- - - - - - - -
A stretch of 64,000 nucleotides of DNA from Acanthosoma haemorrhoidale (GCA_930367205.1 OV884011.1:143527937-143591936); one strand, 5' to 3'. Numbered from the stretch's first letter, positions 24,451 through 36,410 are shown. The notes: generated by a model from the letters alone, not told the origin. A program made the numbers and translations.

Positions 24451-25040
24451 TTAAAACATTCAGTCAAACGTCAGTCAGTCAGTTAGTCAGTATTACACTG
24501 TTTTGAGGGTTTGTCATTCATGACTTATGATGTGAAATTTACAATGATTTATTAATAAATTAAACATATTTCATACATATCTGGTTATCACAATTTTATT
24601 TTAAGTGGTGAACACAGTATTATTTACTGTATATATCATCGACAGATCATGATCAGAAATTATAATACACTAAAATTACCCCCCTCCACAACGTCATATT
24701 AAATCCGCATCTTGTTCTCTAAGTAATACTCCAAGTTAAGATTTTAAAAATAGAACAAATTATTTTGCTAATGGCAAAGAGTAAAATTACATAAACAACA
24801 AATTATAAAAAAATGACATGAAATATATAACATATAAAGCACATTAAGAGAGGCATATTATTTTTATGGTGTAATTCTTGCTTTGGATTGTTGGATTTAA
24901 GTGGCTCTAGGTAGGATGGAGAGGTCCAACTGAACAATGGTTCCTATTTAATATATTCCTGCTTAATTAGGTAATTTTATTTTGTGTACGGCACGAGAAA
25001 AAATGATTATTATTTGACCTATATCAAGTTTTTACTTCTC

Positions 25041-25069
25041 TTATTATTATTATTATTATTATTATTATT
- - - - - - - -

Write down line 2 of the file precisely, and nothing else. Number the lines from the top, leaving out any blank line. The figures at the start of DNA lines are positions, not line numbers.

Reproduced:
Positions 24451-25040